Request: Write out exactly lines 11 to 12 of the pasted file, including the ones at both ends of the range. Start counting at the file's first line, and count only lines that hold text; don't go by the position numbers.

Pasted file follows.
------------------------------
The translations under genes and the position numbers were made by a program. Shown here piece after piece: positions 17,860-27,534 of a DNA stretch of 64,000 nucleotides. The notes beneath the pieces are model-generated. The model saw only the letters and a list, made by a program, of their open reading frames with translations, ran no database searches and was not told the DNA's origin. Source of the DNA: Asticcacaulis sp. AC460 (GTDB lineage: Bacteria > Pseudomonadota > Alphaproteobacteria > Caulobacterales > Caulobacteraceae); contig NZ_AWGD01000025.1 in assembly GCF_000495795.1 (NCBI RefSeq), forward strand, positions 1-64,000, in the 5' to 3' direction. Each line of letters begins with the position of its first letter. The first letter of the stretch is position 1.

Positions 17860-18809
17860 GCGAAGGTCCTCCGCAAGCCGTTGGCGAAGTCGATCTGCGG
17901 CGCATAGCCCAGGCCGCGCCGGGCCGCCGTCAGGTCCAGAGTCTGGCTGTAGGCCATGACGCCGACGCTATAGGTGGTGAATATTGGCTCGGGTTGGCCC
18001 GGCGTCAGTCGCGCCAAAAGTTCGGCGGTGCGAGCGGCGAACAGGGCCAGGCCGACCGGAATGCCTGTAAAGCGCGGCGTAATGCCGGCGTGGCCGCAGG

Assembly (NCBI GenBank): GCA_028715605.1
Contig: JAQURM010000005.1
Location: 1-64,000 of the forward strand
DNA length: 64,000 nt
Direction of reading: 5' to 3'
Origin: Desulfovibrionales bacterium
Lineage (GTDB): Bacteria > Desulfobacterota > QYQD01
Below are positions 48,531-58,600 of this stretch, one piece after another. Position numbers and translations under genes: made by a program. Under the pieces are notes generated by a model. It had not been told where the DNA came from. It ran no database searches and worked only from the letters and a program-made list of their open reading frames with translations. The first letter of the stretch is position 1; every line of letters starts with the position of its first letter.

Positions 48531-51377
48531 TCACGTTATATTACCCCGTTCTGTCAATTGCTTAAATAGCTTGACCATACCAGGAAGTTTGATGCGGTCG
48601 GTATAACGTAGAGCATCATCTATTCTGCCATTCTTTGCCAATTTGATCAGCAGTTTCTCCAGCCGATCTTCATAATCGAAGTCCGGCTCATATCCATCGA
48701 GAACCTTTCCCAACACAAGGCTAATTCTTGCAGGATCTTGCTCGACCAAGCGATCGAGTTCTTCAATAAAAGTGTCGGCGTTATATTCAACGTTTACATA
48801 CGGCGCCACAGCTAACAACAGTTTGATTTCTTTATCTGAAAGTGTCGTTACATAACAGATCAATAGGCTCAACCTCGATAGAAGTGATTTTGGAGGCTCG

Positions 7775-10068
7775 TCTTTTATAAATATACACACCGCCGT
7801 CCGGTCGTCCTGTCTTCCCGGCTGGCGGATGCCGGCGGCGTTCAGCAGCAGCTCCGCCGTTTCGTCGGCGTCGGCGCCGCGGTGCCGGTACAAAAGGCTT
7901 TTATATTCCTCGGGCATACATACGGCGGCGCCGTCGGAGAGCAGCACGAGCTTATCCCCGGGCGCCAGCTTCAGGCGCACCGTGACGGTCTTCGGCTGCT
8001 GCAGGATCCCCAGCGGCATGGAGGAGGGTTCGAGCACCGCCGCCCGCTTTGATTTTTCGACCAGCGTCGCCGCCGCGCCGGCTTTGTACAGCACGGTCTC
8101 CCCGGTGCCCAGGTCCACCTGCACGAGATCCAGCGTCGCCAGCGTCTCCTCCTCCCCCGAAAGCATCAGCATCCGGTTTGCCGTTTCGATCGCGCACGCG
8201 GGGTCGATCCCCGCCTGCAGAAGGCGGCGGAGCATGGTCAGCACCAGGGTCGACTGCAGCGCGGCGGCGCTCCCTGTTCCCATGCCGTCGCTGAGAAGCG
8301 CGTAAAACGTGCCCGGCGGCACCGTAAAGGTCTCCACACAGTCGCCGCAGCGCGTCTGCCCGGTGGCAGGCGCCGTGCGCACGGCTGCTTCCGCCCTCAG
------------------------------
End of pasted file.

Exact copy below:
Origin: Desulfovibrionales bacterium
Lineage (GTDB): Bacteria > Desulfobacterota > QYQD01